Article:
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117. From Paul Oppenheim
Frankfurt-am-M[ain], 1 October 1919
My esteemed Professor,
Now I am rewarded for my awkwardness by even a second long, kind letter! My
sincere delight about the result of the solar-eclipse expedition is greater still than
my self-reproach for having thus taken up your valuable time again. In the face of
this gratification, the disappointment almost vanishes that the Germans were not
the ones to find this
I congratulate you with all my heart and am so
pleased to have learned about this dramatically awaited, breath-taking result direct-
ly in this way.
How tragic that, against such exalted feelings, your letter brings profoundly
serious news about your
You know and must hear again that in this I
sympathize with you as well.
Without the least hesitation nor the least action by you, your lines led me to re-
quest applying [one] 1000.– marks as follows:
Either, bestowal on Landau in my name, provided that substantially lower con-
tributions come in, and the sum, provided it suffice, as meets expectations
for my social position, does not elicit criticism;
Or, if doubts along the latter lines, bestowal on Landau under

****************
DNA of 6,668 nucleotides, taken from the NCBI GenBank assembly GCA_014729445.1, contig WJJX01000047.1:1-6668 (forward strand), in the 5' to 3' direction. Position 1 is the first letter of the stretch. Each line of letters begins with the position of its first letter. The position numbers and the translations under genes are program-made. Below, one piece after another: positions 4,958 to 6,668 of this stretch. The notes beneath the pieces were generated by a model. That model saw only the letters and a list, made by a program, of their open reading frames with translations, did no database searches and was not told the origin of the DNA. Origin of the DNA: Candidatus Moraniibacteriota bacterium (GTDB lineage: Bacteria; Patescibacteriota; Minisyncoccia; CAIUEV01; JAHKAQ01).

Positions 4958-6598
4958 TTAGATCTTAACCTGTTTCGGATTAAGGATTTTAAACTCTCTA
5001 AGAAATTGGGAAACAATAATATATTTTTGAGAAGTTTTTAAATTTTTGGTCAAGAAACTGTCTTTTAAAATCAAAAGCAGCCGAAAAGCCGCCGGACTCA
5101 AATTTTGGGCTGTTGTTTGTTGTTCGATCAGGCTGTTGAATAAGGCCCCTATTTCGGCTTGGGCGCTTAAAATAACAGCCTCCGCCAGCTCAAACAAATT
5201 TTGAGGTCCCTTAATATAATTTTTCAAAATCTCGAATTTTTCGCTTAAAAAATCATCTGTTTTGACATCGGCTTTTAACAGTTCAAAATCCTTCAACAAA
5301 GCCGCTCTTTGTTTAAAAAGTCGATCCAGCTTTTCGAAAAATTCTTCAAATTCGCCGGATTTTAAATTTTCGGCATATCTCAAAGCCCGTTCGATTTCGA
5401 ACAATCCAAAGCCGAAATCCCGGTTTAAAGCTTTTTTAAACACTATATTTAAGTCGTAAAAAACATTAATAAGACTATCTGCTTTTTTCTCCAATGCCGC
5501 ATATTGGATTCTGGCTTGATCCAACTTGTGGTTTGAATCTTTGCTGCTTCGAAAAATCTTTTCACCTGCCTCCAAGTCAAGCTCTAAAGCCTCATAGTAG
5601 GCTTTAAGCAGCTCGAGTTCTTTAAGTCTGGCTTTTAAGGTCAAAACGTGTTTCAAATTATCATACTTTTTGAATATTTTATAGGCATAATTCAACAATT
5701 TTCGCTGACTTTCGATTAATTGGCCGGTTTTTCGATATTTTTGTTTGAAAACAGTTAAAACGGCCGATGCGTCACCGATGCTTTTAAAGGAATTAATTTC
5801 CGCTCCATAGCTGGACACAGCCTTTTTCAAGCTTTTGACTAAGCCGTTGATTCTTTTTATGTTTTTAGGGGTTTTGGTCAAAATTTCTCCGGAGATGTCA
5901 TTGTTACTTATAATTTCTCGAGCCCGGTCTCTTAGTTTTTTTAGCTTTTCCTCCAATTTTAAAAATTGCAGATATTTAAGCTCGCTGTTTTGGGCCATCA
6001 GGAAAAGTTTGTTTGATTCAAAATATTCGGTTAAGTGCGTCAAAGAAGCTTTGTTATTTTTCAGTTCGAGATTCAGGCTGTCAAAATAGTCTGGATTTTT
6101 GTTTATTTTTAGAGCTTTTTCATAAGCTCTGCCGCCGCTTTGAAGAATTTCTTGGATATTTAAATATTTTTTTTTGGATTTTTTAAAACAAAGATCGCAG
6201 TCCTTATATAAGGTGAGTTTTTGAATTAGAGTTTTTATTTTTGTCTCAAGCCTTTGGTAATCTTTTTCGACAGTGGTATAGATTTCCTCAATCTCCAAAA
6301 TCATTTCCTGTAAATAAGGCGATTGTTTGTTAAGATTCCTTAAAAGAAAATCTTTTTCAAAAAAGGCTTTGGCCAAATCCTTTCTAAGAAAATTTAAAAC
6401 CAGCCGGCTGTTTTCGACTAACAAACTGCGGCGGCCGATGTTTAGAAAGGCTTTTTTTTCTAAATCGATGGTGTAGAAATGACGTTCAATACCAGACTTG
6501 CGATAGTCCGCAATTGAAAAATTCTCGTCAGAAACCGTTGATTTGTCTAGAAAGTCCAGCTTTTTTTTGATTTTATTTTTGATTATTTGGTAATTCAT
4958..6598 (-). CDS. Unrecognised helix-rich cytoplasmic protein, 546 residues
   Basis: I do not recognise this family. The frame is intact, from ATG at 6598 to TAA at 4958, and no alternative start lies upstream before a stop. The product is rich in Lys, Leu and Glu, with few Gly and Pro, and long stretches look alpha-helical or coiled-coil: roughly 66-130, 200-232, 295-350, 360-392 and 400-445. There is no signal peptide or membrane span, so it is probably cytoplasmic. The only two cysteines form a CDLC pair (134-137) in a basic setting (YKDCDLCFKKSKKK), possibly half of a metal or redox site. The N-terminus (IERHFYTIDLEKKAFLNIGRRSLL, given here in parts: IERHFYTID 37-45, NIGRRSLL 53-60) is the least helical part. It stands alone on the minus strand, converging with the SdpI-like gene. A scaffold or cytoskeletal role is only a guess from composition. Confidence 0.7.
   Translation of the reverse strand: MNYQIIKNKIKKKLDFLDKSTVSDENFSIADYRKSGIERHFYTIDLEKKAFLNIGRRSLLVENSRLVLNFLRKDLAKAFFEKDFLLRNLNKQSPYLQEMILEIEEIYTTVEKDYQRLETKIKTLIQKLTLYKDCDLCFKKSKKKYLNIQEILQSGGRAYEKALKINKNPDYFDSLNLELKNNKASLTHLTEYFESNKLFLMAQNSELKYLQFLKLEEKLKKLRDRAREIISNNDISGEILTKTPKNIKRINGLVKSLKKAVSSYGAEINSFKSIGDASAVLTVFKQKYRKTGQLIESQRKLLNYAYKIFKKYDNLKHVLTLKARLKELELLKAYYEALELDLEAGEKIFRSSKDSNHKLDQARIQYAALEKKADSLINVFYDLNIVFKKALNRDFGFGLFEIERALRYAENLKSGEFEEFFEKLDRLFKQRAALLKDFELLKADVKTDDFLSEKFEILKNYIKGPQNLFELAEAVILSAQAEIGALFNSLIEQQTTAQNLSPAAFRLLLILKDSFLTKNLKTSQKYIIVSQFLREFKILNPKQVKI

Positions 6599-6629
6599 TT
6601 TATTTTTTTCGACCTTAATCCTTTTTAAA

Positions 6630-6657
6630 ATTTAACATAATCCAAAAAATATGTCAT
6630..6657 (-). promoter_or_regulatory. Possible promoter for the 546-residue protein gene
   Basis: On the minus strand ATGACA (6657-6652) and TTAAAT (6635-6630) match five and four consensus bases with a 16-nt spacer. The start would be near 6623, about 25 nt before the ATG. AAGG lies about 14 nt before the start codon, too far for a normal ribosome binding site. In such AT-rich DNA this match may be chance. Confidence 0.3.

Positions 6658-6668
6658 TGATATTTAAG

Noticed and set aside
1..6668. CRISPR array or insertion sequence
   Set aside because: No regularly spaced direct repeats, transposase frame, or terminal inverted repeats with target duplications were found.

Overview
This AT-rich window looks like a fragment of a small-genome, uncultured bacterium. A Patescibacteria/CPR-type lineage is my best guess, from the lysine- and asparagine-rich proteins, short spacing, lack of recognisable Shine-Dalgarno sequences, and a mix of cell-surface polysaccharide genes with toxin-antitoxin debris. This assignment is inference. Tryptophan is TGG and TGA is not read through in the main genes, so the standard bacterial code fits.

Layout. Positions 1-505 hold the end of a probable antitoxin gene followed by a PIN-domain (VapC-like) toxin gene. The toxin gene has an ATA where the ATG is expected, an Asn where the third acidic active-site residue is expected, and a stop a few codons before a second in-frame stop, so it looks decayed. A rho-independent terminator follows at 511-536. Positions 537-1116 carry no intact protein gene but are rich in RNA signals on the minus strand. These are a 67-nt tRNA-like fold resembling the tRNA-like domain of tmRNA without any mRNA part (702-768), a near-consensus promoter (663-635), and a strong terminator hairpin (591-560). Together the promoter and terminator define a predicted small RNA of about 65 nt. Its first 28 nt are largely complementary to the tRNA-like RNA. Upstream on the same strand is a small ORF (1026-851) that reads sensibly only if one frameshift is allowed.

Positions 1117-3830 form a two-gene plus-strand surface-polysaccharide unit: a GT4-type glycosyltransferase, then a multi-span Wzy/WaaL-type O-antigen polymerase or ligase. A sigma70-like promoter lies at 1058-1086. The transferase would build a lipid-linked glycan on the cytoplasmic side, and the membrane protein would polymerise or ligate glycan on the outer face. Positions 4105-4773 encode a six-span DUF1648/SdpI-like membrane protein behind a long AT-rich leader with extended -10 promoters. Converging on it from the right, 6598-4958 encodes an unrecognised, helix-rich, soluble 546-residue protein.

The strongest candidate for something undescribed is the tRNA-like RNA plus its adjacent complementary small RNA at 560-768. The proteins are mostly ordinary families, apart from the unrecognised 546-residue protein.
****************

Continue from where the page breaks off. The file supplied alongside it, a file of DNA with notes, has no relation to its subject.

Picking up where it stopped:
genuinely anonymous;
Or, if the sum is too small even for that, its use toward some scientific or chari-
table cause that appeals to
You will, I hope, approve of this solution and kindly safeguard my social inter-
ests.– From Prof. Born I heard that you may be coming to
That is a
splendid prospect, and I too can hardly wait for it. Please do inform me in time so
that I could make sure to be here, too, if possible!
Yesterday Freundlich, whose visit we very much appreciated, left
brought with him something of that atmosphere that formed a bright spot in the
gloomy Berlin days and delighted us with his high breeding. It was exactly in com-
parison with him that I again felt with alarm the danger of going stale here if I do
not succeed in finding for my next scientific research topic, classification of the sci-
ences, that companion in intellectual marriage who, with a thorough understanding
of mathematical logic and general philosophy, possesses the requisite gift of assim-
ilation of my ideas so as to complete practically and refine critically the work con-
ceived in
Even then, it will certainly be difficult to find the necessary
concentration; elementary worries about security and fortune weigh down—even
when they are taken as I take them, more lightly than the average fellow creature—
on the brain centers where ideas find their origin.
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